Stressing the Test (at the risk-free rate)

The Fed exists to resist the declining rate of profit. It regulates the money supply to resist deflation and inflation, having then the interpretation of transacting full employment with price stability, utilizing its regulatory authority.

Using its regulatory authority has predictable patterns that resist moral hazards: most notably unemployment (due to deflation) and rising prices (due to inflation). Both hazards measurably affect income, which determines the risk of default going forward.

Pricing the risk going forward is referred to as an arbitrage argument, and the formula for determining the future-forward price is, F(t,T) = S(t)\times (1+r)^{(T-t)}, which is used to settle the argument at the due date (T-t). This effectively models the risk going forward, and it fully assumes that the price exists (is determined, essentially) at the risk-free rate (1+r).

The risk-free rate is the comparative differential (the basis–the identity element) from which the argument derives and is thus resolved in the form of a “derivative” value. This is what formulates the risk in derivatives markets, which are over-the-counter markets, privately enterprised using proprietary models, managing the risk to make a profit (a capital gain) for the user, like insurance companies.

Insurance companies literally bank on the risk-free rate to stay solvent. The risk-free rate (which is nearly zero on the dollar) is the “full faith and credit” of the Federal Government. It is a Treasury Department function. The Fed and the Treasury then form the regulatory authority, forming a public-private enterprise, regulating the systemic-risk proportion. The measurable object is to control for the moral hazard, which in a court of law or equity is to measure the harm done to yield a benefit.

To measure the probable risk going forward (to form a regulatory argument), the Treasury conducts stress tests. These are models that simulate the probable risk, conducted by an interagency committee called FSOC.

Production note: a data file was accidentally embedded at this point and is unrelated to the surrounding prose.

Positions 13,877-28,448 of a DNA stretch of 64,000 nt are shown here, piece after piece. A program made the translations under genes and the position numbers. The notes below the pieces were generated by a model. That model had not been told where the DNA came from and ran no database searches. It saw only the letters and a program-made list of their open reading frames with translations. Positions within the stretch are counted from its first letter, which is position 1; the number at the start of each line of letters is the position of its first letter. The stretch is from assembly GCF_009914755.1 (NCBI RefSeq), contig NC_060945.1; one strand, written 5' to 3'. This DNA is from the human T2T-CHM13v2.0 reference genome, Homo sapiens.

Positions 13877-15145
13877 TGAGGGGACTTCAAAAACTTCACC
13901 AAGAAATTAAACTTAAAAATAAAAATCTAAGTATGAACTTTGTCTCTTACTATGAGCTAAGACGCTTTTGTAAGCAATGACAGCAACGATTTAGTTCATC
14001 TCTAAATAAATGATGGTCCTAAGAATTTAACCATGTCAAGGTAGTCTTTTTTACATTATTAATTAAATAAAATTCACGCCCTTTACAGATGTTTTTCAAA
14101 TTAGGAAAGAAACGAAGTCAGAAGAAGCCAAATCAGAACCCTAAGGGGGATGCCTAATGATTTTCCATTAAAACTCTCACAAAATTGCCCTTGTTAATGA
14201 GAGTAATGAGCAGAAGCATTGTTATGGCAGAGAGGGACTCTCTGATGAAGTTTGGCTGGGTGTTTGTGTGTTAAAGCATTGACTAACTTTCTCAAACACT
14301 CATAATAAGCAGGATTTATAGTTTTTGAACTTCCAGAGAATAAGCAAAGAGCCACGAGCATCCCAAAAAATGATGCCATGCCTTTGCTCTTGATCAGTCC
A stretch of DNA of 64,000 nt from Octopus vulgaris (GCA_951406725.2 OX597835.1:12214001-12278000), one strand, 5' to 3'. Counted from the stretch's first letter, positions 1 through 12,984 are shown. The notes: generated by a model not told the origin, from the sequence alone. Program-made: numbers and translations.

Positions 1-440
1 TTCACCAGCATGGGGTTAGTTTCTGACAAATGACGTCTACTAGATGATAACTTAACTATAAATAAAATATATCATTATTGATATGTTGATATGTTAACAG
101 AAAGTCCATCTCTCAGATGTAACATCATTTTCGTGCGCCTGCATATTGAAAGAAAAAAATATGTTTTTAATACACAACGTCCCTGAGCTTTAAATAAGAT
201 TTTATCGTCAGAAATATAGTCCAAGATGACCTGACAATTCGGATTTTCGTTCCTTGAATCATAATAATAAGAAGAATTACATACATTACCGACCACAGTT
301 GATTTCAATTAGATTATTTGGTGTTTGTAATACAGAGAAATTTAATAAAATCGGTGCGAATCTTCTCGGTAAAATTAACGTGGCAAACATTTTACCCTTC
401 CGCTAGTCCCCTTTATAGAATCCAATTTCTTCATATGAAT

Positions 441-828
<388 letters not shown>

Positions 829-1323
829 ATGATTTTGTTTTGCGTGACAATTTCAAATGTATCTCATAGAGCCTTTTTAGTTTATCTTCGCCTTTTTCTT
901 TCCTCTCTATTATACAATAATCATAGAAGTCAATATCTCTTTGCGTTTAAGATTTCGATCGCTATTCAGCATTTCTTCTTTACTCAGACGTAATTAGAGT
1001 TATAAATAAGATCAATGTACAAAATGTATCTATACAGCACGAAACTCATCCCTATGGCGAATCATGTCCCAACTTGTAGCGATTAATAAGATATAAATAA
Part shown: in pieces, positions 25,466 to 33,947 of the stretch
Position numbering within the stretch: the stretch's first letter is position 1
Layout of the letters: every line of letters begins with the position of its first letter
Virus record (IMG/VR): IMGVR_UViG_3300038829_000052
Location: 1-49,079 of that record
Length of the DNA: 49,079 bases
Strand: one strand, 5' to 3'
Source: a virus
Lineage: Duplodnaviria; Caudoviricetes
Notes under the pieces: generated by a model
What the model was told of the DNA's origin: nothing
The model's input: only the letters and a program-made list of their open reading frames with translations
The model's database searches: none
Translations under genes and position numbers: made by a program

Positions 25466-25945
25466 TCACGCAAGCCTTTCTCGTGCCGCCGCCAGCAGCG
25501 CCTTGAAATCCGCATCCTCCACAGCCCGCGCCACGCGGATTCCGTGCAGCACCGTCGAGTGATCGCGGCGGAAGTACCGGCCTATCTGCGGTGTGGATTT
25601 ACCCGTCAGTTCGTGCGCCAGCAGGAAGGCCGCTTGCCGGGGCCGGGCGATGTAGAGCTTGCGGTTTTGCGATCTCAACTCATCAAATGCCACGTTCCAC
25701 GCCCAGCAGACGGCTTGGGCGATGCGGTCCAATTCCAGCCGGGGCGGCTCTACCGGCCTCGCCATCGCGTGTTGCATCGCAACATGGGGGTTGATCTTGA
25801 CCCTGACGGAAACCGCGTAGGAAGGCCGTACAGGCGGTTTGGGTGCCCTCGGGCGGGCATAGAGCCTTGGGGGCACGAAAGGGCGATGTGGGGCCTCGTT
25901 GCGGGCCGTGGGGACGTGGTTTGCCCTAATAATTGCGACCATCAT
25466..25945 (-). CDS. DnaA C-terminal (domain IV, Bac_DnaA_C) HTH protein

The Financial Security Oversight Committee exists to resist a nuisance value. The object is to prevent “attainment” value (the moral hazard that does harm to yield a measurable benefit).

Today, for example, a Federal District Court judge ruled that the FSOC’s model (which has the force of administrative law, operating with executive authority deriving from legislative action) is arbitrary. The model, the judge said, assumes the world is coming to an end and MetLife, an insurance company (a “SIFI”), is a victim of regulatory authority (government oversight by committee, which is not exactly a free market).

MetLife filed suit against FSOC for its SIFI designation, which means it can be regulated like a TBTF bank. If it is not regulated like an investment bank, then there is every incentive to apply investment-bank practices under the name of being an insurance company, which is referred to as regulatory arbitrage.

(Also keep in mind here about Thomas Hobbes. He is a pre-Enlightenment philosopher who argued the king is naturally regulated by his subjects, and he said they should set up a learned cadre of elites to advise them, existing with natural authority, kind of like FSOC.)

Whether or not insurance companies, like MetLife, can operate like investment banks to manage risk (and do a lot of harm) presents a systemic risk that (guess what!) Glass-Steagall (in one little paragraph!) worked to prevent.

Do what Bernie Sanders says he will do (and Mrs. Clinton says she will not do!) in priority and we will be well on our way to deconsolidation of the risk that effectively controls for the moral hazard.

Vote For Sanders!

(What financial-security oversight has to do with whose wife is being insulted by whom, or who has been manhandled by campaign staff on the trail, or whose rhetorical style is too unrefined for presidential politics… I don’t know! I guess I don’t have the imagination to put it all together. I guess I’m missing out on all the fun!)


About griffithlighton

musician-composer, artist, writer, philosopher and political economist (M.A.)
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